Sunday, November 30, 2008

Color too nice not to post

These are old photos taken earlier this fall. I've been so busy I haven't had the time to post them until now. The colors this fall was exceptional and long lasting.

Service berry, Shadblow, Amelanchier laevis?

Blueberry, Vaccinium. This particular bush planted right outside our backdoor produced a load of berries and this colorful sight in the fall.

Witch hazel, Hammamelis × intermedia - yellow flower variety.

Burning bush, Euonymus alatus.

Witch hazel, Hammamelis × intermedia - red flower variety.

Witch alder, Fothergilla gardenii.

Monday, November 24, 2008

Christmas cactus blooming and Bhut Jolokia pepper taste test

The so called "Christmas cactus" is in full bloom before Thanksgiving. We put it outdoors last summer shaded from the afternoon hot sun by a maple tree and despite the pale looking plant parts it obviously has thrived. This is the most blooms it has produced since we first bought it several years ago.

The long awaited Bhut Jolokia Taste Test.

Well, I finally worked up the courage to give the world's hottest pepper a taste. I was cutting the peppers in half this weekend to speed the drying and cut a small sliver the size of 1/2 a grain of long grain rice. I popped it into my mouth and almost immediately spit it out as I could feel the burn happening. The burn continued to migrate to every part of the mouth so I'm glad I didn't try a larger piece or kept it in longer. The burn lasted a good 10-15 minutes. I made sure I cut the piece out of the wall of the pepper and not the placental membrane to which the seeds are attached - purported to be the hottest part of the pepper.

So it lives up to its reputation even when grown in less than ideal conditions in New Jersey. I would guess that smaller than grain of rice piece of Bhut Jolokia was the equivalent of a whole tiny round chilipiquin pepper. It also tastes much like a Habanero.

Interestingly, although the NMSU The Chili Pepper Institute mentions that the Bhut Jolokia pepper produce only very few seeds, but the peppers I grew have about 30 seeds in each pod. I expected about 5 seeds for each pod after reading the TCPI article.

Monday, November 17, 2008

Bhut Jolokia (world's hottest pepper) update

I got tired bringing in the Bhut Jolokia pepper plants for the cold nights and taking them out on sunny days. My original intention was to see if I could overwinter the peppers indoors but the aphids infested the plants despite three sprayings of neem and insecticidal soap. The aphids hid under the leaves so it was difficult to knock them off with a blast of water from the hose and they seem to survive in enough numbers after the insecticidal spray and came back in ever greater numbers.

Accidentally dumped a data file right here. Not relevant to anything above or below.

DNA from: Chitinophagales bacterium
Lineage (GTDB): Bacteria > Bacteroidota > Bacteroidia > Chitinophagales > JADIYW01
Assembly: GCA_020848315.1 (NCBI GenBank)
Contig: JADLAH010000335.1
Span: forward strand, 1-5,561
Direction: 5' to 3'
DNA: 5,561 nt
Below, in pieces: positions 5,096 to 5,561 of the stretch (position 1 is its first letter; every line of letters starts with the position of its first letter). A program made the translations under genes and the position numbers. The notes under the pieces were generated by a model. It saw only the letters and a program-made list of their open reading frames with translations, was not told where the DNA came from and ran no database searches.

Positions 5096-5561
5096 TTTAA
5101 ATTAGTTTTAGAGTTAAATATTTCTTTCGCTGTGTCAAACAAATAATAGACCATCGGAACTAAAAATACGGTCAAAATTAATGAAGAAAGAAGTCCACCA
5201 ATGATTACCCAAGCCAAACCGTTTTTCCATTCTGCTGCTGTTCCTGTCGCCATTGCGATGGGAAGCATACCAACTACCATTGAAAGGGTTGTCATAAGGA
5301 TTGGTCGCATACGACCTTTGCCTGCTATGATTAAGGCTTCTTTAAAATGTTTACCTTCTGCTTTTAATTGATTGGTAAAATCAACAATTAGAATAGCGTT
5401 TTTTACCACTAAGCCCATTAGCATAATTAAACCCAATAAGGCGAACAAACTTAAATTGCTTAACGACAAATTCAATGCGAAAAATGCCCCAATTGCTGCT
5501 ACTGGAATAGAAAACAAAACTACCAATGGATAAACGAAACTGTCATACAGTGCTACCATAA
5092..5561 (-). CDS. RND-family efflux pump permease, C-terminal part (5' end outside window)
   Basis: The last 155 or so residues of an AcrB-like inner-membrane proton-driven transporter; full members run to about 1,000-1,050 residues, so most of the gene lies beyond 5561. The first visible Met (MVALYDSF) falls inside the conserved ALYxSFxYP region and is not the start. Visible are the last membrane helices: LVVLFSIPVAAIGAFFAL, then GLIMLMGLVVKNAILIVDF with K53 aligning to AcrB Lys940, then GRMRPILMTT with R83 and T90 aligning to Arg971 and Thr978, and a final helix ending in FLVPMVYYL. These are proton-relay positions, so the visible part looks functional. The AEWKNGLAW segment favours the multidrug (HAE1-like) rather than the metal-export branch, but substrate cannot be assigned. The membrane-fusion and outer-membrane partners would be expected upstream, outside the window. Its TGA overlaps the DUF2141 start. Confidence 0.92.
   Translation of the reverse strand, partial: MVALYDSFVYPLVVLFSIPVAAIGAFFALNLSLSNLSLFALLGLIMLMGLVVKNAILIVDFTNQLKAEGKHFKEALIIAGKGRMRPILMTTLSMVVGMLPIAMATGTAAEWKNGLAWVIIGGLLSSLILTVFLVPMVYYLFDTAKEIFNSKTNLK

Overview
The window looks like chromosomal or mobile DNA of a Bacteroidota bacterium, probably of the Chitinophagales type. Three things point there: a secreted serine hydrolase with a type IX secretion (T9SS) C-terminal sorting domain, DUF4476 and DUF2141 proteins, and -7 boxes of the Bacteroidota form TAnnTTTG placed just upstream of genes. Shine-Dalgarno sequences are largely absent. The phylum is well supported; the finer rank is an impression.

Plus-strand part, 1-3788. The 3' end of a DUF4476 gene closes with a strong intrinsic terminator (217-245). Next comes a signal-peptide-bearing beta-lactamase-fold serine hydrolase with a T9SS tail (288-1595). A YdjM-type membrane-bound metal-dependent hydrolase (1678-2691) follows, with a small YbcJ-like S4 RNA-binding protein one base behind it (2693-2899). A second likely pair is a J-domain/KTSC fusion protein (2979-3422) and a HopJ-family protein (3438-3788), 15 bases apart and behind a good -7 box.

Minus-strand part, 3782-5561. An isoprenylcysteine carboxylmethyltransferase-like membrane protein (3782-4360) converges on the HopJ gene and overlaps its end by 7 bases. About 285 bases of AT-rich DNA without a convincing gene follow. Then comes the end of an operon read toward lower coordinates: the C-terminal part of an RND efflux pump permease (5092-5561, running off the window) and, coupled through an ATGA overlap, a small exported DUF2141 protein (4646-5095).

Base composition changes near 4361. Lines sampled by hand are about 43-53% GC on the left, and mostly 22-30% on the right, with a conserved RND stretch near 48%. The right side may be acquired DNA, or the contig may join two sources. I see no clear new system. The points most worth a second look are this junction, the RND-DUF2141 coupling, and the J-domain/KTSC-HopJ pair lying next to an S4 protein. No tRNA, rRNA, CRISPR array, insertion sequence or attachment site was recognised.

So, I picked the peppers. Hopefully there will be seeds to plant next year. The Bhut Jolokia peppers are purported to have only very few seeds in each pod so we'll see when I get enough courage to open one up for a taste. I only grew this variety of pepper this year so the plants should breed true.

Surprisingly there were a good many decent sized peppers on the little bush. The leaves hid many so I didn't realize 30+ peppers were growing on the bush. I'll let you know how hot those devils are. I don't think we have enough hot sunny days in New Jersey to develop the maximum hotness. At least that has been our experience growing Jalapenos, Tepin, Piquin, Thai, Cayenne peppers in previous years.

Saturday, November 08, 2008

Fall colors of Japanese maple, Acer palmatum 'Sango kaku'

Acer palmatum, 'Sango kaku' 3 weeks ago. Leaves have a slight greenish tint.

'Sango kaku' one week ago - peak color.

Sango kaku today, Saturday November 08, 2008 - past peak but still nice. .

Another of the coral bark Japanese maples - 'Beni kawa', literally, red skin or bark.

The Japanese maple, Acer palmatum, 'Sango kaku' was nicely turning color just before I left on a trip to Seattle 2 weeks ago. I am amazed that almost all the leaves on the tree will turn at the same time with the exception of new branches that put on a growth spurt in late summer. When I got back from the trip, the tree was almost past peak and a week later definitely past it's prime but still quite nice to look at. We've had a mild fall so far and that accounts for the still good color.

This was a tree I almost gave up on. I planted it in a north western exposure where the winter winds blasted it unmercifully. After three years of no growth, I finally moved it to a sheltered place in the backyard and the tree immediately put on a growth spurt. When I bought the tree it was about 4 feet tall. It is now about 10 feet tall, more than double it's original size in 3 years.

If you plant but one Japanese maple, this cultivar would be my recommendation. Even after the leaves drop the red branches provide some color in an otherwise drab winter scene.
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Location: Zone 6, New Jersey, United States

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